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ORIGINAL RESEARCH article

Front. Oncol., 31 July 2020 | https://doi.org/10.3389/fonc.2020.01315

Primary 21-Gene Recurrence Score and Disease Outcome in Loco-Regional and Distant Recurrent Breast Cancer Patients

Yujie Lu1, Yiwei Tong1, Jiahui Huang1, Lin Lin2, Jiayi Wu1, Xiaochun Fei3, Ou Huang1, Jianrong He1, Li Zhu1, Weiguo Chen1, Yafen Li1, Xiaosong Chen1* and Kunwei Shen1*
  • 1Department of General Surgery, Comprehensive Breast Health Center, Ruijin Hospital, Shanghai Jiao Tong University School of Medicine, Shanghai, China
  • 2Department of Clinical Laboratory, Ruijin Hospital, Shanghai Jiaotong University School of Medicine, Shanghai, China
  • 3Department of Pathology, Ruijin Hospital, Shanghai Jiao Tong University School of Medicine, Shanghai, China

Background: The 21-gene recurrence score (RS) assay has been proven prognostic and predictive for hormone receptor-positive/HER2-negative, node-negative early breast cancer patients. However, whether primary 21-gene RS can predict prognosis in recurrent breast cancer patients remained unknown.

Patients and Methods: Consecutive breast cancer patients operated in Comprehensive Breast Health Center, Shanghai Ruijin Hospital between January 2009 and December 2018 were retrospectively analyzed. Patients with available 21-gene RS result for the primary tumor and reporting disease recurrence during follow-up were included. Association of 21-gene RS and overall survival (OS), post-recurrence overall survival (PR-OS), post-recurrence progression-free survival (PR-PFS), and first-line systemic treatment after recurrence were compared among different groups.

Results: A total of 74 recurrent patients were included, with 10, 27, 37 patients in the RS <18, 18–30, and ≥ 31 groups, respectively. Recurrent patients with RS ≥ 31 were more likely to receive chemotherapy as their first-line treatment compared to those with RS <31 (P = 0.025). Compared to those with RS <31, patients with RS ≥ 31 had significantly worse OS (P = 0.025), worse PR-OS (P = 0.026), and a trend of inferior PR-PFS (P = 0.106). Multivariate analysis demonstrated that primary ER expression level (OS: P = 0.009; PR-OS: P = 0.017) and histological grade (OS: P = 0.003; PR-OS: P = 0.009), but not primary 21-gene RS (OS: P = 0.706; PR-OS: P = 0.120), were independently associated with worse OS and PR-OS.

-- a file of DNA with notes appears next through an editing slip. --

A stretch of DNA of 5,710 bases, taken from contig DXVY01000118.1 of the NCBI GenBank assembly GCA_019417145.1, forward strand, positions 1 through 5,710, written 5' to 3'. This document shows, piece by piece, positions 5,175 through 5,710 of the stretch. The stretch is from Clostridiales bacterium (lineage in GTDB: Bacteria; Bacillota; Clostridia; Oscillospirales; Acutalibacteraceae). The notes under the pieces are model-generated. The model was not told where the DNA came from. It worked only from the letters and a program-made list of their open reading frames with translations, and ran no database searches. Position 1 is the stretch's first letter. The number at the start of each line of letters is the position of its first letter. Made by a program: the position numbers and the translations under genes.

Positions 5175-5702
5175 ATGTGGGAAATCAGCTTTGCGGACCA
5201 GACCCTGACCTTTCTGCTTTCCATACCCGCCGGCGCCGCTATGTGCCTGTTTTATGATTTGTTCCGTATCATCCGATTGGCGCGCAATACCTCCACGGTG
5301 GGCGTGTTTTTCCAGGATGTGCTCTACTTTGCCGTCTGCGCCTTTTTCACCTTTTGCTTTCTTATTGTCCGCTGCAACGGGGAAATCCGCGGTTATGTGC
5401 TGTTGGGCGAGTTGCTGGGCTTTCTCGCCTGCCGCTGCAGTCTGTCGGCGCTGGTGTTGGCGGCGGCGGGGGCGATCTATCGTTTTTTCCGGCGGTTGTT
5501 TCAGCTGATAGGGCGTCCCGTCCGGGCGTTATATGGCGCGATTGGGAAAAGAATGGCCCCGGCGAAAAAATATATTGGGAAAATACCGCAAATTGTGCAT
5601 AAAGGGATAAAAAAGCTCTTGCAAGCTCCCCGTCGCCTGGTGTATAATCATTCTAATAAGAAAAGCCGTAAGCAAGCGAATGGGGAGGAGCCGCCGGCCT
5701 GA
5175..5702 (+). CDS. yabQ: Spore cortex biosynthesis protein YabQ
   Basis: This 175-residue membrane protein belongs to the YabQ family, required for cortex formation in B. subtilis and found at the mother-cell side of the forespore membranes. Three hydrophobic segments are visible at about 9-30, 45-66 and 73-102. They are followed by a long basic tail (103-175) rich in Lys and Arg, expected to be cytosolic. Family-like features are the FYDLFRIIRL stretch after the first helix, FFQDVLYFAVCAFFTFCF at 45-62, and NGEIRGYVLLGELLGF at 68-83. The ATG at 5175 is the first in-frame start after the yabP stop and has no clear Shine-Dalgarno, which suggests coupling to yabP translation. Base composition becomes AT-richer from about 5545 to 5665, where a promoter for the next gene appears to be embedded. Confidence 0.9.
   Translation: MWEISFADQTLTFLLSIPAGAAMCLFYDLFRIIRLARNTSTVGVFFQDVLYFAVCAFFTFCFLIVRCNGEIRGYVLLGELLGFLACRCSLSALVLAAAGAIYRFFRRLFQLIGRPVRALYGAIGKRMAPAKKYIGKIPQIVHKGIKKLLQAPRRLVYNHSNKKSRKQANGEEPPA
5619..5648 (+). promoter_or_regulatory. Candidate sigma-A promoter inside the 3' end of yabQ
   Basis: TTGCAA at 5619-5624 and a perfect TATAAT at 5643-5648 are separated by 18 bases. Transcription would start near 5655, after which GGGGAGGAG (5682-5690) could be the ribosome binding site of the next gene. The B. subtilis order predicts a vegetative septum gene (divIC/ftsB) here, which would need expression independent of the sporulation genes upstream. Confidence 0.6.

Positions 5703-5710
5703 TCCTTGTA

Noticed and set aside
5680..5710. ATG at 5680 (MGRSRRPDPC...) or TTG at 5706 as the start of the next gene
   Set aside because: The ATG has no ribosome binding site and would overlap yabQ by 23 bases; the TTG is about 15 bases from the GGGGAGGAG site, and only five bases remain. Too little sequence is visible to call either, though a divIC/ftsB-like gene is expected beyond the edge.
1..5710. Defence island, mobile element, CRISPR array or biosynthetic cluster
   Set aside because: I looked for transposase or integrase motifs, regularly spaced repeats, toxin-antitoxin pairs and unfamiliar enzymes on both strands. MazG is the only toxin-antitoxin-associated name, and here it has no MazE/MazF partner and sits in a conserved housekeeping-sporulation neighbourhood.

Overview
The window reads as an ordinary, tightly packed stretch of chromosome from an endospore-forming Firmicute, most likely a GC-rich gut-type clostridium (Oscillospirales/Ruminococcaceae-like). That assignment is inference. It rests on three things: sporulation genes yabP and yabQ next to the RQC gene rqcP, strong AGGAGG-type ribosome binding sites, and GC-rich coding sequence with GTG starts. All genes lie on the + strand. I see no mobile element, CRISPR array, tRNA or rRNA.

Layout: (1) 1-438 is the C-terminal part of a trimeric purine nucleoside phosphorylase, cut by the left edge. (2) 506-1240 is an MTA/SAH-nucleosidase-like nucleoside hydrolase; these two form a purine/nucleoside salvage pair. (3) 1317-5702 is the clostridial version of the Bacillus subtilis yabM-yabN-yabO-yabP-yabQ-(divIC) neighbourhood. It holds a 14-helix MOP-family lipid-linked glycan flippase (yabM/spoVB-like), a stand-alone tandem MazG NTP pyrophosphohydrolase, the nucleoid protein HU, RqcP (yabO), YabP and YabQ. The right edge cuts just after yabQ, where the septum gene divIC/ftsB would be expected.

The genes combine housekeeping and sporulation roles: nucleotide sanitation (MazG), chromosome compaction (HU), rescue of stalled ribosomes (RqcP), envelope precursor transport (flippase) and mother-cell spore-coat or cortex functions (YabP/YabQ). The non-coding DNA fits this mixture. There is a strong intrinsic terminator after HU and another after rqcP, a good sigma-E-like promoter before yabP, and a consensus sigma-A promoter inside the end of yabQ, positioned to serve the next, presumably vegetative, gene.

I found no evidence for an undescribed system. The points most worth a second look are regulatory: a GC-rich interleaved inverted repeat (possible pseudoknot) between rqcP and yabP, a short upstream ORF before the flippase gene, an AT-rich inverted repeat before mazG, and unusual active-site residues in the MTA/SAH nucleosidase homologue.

Conclusions: High primary 21-gene RS tended to be associated with worse disease outcome in loco-regional and distant recurrent breast cancer patients, which could influence the first-line systemic treatment after relapse, warranting further clinical evaluation.

Introduction

Breast cancer (BC) is the most common global malignancy in women (1, 2). Despite standard comprehensive treatment according to clinical and histopathological features, 20–30% early-stage BC will develop loco-regional recurrence (LRR) and/or distant metastasis (3, 4). Previous meta-analysis involving 13,785 patients from 11 trials declared that a majority part of distant metastatic BC patients died within 2 years after recurrence (5). However, disease outcome of recurrent patients is highly variable and hard to predict, especially in hormone receptor (HR)-positive patients (6).

There are plenty of studies that analyze the predictive and prognostic factors on disease progression in early BC patients (7). Risk of BC recurrence was shown to be related to axillary lymph node status (8), primary tumor size, and tumor grade (9, 10). However, there remained controversies in the metastatic setting (11, 12). Tobin et al. revealed that the molecular subtype of metastatic lesions had prognostic value on post-recurrence survival (PR-OS) (13). Other retrospective studies demonstrated that primary ER status, adjuvant therapy, recurrence free interval, and first recurrence location were independently associated with survival in metastatic BC patients (1416). Defining predictive and prognostic factors in the metastatic setting offered great challenges as well as opportunities toward an improved management of BC patients.